To: Campus Community
Subject: Legislative Update
Date: April 7, 2015
The Arizona Legislature adjourned sine die at 3:37 a.m. on Friday, April 3, in the quickest session in more than 40 years. Clocking in at 81 days, the legislature concluded with various items that never made it to a final vote, including an Arizona Board of Regents-backed bill on commercial paper. The Arizona Capitol Times described the end of the session as "chaotic" and filled with delays. In an unusual move, the Arizona Senate made a move to adjourn while the House was still voting on legislation. SB1462, the legislation that would have allowed ABOR to issue commercial paper to the universities to finance short-term liabilities, was in the House docket for a vote, but would have required a final vote in the Senate. The Senate's move to adjourn ended any possibility for the bill to pass.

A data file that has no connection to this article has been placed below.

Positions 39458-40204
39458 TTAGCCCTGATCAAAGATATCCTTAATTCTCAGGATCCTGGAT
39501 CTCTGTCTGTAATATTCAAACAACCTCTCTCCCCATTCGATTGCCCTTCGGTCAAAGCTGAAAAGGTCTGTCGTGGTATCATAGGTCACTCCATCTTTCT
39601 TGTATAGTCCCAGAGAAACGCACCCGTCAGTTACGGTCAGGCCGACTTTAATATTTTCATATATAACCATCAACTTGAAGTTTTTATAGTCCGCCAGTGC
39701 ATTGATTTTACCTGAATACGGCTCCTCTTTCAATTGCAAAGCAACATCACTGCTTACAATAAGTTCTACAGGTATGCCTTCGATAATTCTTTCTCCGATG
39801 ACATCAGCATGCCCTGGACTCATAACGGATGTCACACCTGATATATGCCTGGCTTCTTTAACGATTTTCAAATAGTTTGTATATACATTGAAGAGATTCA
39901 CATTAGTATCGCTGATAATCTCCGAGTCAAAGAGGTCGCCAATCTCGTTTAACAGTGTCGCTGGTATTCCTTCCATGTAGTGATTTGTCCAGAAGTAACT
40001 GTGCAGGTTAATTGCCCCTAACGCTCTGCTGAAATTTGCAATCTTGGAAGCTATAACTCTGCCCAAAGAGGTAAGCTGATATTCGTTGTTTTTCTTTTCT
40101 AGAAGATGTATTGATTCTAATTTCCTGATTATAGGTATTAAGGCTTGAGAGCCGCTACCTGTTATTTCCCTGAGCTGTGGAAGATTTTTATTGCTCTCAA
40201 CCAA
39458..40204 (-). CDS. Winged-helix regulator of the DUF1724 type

One issue that was resolved was Arizona's compliance with the federal Real ID Act. The UA specifically encountered problems with this when a professor was denied access to a federal building in Washington, D.C., last fall. Arizona had statutory provisions banning compliance with the act, which requires all states to issue driver's licenses that meet national security standards. Federal agencies are now requiring the use of these IDs for entrance into federal buildings. The most impactful aspect of the Real ID Act will begin in January 2016, when the Transportation Security Administration stops recognizing current Arizona-issued IDs at airports for domestic flights. The legislation passed at the Capitol gives Arizonans the option of obtaining a new, federally compliant ID. If a person chooses not to, they'll need to carry another form of ID recognized by the TSA, such as a passport or a military-issued Common Access Card.